He told her that he was the master of the lake but that the pin the girl had used to attach the string to his clothing was actually poisonous to him and that he was now dying. However, he told her that she was now pregnant with his child and that he wished that she would raise their baby. The baby, the legends continue, grew to become Ikarashi Kobunji, a real-life historical figure whose tomb was located in Yamagata Prefecture. (It is reported that Ikarashi’s tomb had collapsed, but that a memorial marker is located close to the site of the original tomb.)

Wednesday, September 1, 2010

The Ichishima Family and its history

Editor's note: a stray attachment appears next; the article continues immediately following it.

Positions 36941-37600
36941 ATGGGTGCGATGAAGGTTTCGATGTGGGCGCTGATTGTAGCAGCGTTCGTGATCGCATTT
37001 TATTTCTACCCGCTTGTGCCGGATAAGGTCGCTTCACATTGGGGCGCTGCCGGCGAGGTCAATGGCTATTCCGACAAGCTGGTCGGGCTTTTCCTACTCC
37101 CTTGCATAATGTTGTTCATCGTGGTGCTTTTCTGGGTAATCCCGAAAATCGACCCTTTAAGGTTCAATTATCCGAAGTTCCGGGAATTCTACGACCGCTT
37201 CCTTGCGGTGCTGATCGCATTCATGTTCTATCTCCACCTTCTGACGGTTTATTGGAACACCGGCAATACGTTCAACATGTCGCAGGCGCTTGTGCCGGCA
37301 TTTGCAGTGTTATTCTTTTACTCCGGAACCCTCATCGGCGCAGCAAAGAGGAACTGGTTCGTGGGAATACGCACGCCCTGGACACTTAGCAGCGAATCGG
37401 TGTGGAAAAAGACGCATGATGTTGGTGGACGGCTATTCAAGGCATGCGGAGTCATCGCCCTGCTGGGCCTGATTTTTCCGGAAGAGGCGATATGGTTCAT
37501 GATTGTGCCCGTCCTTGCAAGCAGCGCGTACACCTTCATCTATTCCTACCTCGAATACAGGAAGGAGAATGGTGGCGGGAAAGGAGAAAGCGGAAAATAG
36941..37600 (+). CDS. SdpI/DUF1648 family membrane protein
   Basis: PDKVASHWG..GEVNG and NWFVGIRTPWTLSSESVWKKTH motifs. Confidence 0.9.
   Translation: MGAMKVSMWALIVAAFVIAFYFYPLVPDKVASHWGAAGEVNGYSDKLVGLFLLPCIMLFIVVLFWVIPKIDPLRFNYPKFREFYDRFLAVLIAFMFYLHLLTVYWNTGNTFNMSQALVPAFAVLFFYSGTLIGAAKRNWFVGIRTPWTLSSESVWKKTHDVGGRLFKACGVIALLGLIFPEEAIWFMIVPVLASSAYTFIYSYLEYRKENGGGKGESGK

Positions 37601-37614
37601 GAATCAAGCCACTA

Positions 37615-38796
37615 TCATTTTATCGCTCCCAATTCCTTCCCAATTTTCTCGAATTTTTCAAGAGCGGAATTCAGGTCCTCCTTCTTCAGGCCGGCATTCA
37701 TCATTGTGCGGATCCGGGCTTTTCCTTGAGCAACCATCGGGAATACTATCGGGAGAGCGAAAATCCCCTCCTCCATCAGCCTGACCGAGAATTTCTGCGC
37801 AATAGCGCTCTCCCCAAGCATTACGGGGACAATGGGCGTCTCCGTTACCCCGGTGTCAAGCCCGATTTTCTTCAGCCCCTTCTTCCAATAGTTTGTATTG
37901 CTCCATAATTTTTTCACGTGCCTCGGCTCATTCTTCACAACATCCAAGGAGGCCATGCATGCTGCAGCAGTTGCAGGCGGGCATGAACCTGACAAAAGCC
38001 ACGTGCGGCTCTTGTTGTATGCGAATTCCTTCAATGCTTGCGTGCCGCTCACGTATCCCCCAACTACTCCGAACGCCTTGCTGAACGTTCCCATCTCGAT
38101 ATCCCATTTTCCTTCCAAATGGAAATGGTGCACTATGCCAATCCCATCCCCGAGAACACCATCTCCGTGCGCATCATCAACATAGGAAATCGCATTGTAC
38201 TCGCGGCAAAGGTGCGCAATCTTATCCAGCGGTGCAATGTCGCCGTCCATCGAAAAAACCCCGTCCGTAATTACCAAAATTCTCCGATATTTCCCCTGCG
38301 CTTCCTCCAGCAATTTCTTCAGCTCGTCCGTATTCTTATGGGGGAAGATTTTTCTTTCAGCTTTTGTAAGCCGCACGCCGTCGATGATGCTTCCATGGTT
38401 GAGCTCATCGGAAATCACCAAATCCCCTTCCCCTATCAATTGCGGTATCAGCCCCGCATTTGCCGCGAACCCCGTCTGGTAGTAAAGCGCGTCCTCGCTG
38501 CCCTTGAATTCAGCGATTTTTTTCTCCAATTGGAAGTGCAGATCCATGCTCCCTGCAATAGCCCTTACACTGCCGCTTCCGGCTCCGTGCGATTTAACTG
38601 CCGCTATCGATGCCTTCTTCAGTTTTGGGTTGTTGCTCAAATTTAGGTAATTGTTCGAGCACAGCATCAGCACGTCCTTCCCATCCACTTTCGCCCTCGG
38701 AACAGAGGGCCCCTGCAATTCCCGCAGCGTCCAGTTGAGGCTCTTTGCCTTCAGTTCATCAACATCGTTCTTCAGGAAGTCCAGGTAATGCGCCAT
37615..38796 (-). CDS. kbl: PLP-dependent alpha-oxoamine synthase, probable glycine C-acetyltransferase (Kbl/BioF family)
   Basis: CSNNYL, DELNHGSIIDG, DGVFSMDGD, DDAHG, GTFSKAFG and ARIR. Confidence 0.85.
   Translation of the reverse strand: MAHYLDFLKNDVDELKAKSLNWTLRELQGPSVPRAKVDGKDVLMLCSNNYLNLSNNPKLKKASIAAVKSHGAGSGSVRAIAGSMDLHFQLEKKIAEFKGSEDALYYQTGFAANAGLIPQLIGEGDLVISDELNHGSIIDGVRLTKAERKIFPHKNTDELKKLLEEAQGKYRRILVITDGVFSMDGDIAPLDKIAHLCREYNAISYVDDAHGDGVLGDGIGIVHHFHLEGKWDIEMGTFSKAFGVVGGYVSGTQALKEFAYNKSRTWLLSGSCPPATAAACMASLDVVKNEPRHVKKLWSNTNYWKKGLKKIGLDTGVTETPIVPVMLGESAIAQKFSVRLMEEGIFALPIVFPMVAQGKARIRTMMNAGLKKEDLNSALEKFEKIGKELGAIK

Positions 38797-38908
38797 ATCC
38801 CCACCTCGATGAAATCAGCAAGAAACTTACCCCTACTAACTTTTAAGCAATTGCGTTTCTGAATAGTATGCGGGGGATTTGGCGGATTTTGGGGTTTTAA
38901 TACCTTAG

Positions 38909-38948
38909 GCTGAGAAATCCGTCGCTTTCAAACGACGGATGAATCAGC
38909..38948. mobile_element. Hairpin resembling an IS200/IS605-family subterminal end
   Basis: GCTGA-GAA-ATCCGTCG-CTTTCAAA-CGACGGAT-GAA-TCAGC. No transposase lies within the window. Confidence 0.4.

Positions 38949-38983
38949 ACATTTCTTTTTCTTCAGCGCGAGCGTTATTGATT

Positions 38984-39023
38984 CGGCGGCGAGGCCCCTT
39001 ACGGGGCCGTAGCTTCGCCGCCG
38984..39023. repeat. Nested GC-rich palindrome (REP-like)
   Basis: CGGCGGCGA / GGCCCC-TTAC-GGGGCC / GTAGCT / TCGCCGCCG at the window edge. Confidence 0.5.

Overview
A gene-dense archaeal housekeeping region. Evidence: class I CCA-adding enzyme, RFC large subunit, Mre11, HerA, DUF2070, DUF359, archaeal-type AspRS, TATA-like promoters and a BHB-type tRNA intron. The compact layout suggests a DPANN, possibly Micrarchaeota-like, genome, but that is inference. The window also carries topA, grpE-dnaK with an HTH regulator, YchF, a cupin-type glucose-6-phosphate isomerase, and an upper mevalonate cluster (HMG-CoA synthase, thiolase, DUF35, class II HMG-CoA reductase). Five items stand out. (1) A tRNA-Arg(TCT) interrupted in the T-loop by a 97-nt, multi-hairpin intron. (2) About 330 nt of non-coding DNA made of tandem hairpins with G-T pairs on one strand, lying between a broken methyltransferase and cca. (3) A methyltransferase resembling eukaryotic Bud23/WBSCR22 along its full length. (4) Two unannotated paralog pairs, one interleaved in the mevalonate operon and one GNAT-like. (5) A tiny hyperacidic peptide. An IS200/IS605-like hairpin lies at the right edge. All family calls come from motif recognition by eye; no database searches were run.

You may associate my family name, Ichishima, with Ichishima-Tei (the mansion and garden of Japan’s second wealthiest landowner, preserved as part of the cultural heritage of Niigata Prefecture), or, perhaps, Ichishima Shuzo (a very notable Sake brewery in nearby Shibata City). Or if you have a good knowledge of Japanese literature, history and politics, you may be reminded of, amongst others, Aizu Yaichi (an essayist and art historian), Ichishima Shunjo (one of the founders of Waseda University) or Ichishima Tokujiro (the first president of Daishi Bank), or Ichishima Michio (a poet). They are all from branches of the Ichishima family tree. I belong to the Rokunojoke Branch.

Recently, I pieced together a brief history of the Ichishima families based on old newspaper articles and books, including KabyoNoSheHi, and Kaken (the family’s constitutional law book), which were published exclusively for members of the ten family branches and a few other people.